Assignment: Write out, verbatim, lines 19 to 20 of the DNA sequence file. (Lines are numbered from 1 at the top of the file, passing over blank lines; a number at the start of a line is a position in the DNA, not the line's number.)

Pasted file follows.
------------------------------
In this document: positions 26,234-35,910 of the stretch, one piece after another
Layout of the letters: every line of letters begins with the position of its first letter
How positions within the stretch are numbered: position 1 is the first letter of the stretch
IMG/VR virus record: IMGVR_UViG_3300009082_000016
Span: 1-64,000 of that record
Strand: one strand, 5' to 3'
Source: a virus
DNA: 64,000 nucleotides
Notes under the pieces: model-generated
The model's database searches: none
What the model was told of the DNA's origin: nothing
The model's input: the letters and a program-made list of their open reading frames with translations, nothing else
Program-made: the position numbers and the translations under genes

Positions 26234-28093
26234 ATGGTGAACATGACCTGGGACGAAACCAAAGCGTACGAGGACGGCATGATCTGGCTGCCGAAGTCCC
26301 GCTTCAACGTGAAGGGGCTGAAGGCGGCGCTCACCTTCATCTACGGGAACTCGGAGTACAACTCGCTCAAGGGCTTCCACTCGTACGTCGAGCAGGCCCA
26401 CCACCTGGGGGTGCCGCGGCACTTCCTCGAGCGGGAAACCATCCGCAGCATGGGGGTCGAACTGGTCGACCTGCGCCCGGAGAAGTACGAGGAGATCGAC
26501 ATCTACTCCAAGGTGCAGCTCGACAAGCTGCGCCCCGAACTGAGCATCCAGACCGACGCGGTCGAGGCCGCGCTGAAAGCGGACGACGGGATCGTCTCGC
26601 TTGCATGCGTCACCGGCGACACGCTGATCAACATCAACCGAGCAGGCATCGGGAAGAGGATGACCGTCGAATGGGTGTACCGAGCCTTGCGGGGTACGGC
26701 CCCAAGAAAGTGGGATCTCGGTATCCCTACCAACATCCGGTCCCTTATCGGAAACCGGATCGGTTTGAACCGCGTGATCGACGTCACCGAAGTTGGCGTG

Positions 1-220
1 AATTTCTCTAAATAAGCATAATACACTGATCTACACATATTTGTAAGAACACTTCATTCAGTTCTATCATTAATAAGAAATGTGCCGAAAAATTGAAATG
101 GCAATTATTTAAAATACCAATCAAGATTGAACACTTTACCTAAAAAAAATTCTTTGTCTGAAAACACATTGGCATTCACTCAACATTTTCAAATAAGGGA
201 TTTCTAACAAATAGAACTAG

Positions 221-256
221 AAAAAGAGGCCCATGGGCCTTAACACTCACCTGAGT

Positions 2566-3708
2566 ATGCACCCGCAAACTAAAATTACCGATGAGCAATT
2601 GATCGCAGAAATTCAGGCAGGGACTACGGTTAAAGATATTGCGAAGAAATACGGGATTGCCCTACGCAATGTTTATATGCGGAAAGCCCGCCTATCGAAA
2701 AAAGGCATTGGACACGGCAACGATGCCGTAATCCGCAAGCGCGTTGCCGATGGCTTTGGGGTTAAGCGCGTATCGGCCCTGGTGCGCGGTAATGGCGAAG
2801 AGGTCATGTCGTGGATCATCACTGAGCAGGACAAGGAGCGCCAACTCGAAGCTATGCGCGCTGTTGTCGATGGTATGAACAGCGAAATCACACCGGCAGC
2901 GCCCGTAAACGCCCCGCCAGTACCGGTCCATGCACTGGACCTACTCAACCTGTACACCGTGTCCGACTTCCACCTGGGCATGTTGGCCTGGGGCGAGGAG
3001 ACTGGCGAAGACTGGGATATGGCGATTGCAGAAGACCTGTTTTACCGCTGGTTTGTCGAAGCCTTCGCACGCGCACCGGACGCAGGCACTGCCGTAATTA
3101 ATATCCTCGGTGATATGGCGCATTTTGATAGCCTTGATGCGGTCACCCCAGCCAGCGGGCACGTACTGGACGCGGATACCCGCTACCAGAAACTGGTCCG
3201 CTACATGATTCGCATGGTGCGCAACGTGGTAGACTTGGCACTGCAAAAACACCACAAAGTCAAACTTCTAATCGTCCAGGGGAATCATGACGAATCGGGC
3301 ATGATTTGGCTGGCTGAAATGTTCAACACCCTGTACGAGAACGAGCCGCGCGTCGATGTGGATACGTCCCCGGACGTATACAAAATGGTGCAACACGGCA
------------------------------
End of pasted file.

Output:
26601 TTGCATGCGTCACCGGCGACACGCTGATCAACATCAACCGAGCAGGCATCGGGAAGAGGATGACCGTCGAATGGGTGTACCGAGCCTTGCGGGGTACGGC
26701 CCCAAGAAAGTGGGATCTCGGTATCCCTACCAACATCCGGTCCCTTATCGGAAACCGGATCGGTTTGAACCGCGTGATCGACGTCACCGAAGTTGGCGTG